- 179,00 kr
William S. Burroughs 7 Books Collection :
Cities of the Red Night, Exterminator, Nova Express, Last Words, The Cat Inside, The Job: Interviews, The Adding Machine.
- Cities of the Red Night.
While young men wage war against an evil empire of zealous mutants, the population of this modern inferno is afflicted with the epidemic of a radioactive virus. An opium-infused apocalyptic vision from the legendary author of Naked Lunch is the first of the trilogy with The Places of the Dead Roads and his final novel, The Western Plains.
Conspirators plot to explode a train carrying nerve gas. A perfect servant suddenly reveals himself to be the insidious Dr. Fu Manchu. Science-fantasy wars, racism, corporate capitalism, drug addiction, and various medical and psychiatric horrors all play their parts in this mosaiclike, experimental novel. Here is William S. Burroughs at his coruscating and hilarious best.
- Nova Express.
The Soft Machine introduced us to the conditions of a universe where endemic lusts of the mind and body pray upon men, hook them, and turn them into beasts. Nova Express takes William S. Burroughs’s nightmarish futuristic tale one step further. The diabolical Nova Criminals—Sammy The Butcher, Green Tony, Iron Claws, The Brown Artist, Jacky Blue Note, Izzy The Push, to name only a few—have gained control and plan on wreaking untold destruction. It’s up to Inspector Lee of the Nova Police to attack and dismantle the word and imagery machine of these “control addicts” before it’s too late. This surrealist novel is part sci-fi, part Swiftian parody, and always pure Burroughs.
- Last Words: The Final Journals.
Last Words: The Final Journals of William S. Burroughs is the most intimate book ever written by William S. Burroughs, author of Naked Lunch and one of the most celebrated literary outlaws of our time. Laid out as diary entries of the last nine months of Burroughs's life, Last Words spans the realms of cultural criticism, personal memoir, and fiction. Classic Burroughs concerns -- literature, U.S. drug policy, the state of humanity, his love for his cats -- permeate the book. Most significantly, Last Words contains some of the most personal work Burroughs has ever written, a final reckoning with his life and regrets, and his reflections on the deaths of his friends Allen Ginsberg and Timothy Leary. It is a poignant portrait of the man, his life, and his creative process -- one that never quit, not even in the shadow of death.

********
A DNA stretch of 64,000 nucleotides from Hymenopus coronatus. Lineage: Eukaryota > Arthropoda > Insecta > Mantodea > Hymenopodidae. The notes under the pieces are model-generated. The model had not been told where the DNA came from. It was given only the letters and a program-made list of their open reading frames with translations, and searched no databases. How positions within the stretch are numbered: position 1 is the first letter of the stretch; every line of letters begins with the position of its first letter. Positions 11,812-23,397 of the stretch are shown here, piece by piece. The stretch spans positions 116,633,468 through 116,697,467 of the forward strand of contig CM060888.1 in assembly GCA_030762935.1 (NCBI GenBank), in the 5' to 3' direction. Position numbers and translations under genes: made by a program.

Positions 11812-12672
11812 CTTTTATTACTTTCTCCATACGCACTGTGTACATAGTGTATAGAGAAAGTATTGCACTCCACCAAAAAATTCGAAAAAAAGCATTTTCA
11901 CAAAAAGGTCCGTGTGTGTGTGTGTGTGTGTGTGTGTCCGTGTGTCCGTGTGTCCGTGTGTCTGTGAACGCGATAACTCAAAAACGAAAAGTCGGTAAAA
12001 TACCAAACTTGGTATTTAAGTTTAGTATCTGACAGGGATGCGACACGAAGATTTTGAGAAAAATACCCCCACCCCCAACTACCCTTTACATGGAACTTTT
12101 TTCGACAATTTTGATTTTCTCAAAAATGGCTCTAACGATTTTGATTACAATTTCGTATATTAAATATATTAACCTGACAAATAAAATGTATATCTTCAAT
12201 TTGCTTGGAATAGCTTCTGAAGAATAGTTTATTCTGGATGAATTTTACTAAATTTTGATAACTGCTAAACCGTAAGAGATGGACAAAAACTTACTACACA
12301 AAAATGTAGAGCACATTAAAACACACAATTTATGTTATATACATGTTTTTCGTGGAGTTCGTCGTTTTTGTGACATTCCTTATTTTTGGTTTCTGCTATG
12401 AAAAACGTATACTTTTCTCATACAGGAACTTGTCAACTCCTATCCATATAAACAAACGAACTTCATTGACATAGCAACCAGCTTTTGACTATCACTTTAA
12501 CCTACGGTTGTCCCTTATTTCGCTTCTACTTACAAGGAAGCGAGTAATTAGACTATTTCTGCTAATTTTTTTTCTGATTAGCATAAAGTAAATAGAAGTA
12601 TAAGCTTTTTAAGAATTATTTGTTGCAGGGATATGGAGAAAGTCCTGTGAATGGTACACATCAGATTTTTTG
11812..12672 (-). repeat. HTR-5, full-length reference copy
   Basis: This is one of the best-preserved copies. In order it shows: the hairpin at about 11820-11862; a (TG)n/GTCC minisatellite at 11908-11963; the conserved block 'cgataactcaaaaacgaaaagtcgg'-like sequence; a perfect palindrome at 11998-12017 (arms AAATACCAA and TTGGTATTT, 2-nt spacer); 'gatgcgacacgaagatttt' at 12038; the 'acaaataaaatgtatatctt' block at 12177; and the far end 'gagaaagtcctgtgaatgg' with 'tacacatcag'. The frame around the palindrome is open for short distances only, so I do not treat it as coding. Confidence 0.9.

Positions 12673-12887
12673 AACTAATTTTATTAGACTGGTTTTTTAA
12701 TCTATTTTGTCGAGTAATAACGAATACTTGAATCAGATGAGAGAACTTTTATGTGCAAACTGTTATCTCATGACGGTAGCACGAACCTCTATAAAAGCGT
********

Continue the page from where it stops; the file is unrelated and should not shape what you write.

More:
- The Cat Inside.
Best known for the wild, phantasmagoric satire of works like Naked Lunch, William S. Burroughs reveals another, gentler side in The Cat Inside. Originally published as a limited-edition volume, this moving and witty discourse on cats combines deadpan routines and dream passages with a heartwarming account of Burroughs's unexpected friendships with the many cats he has known. It is also a meditation on the long, mysterious relationship between cats and their human hosts, which Burroughs traces back to the Egyptian cult of the "animal other." With its street sense and whiplash prose, The Cat Inside is a genuine revelation for Burroughs fans and cat lovers alike.
- The Job: Interviews.
The Job is William S. Burroughs at work, attacking our traditional values, condemning what he calls "the American nightmare," and expressing his often barbed views on Scientology, the police, orgone therapy, history, women, writing, politics, sex, drugs, and death. His conversation splices images of death-by-hanging with elevators and airports, the story of his drug addiction and cure with ideas on the use of hieroglyphs.
- The Adding Machine.
Acclaimed by Norman Mailer more than twenty years ago as "possibly the only American writer of genius," William S. Burroughs has produced a body of work unique in our time. In these scintillating essays, he writes wittily and wisely about himself, his interests, his influences, his friends and foes. He offers candid and not always flattering assessments of such diverse writers as Ernest Hemingway, F. Scott Fitzgerald, Joseph Conrad, Graham Greene, Jack Kerouac, Allen Ginsberg, Samuel Beckett, and Marcel Proust. He ruminates on science and the often dubious paths into which it seems intent on leading us, whether into outer or inner space. He reviews his reviewers, explains his famous “cut-up” method, and discusses the role coincidence has played in his life and work. As a satirist and parodist, William Burroughs has no peer, as these varied works, written over three decades, amply reveal.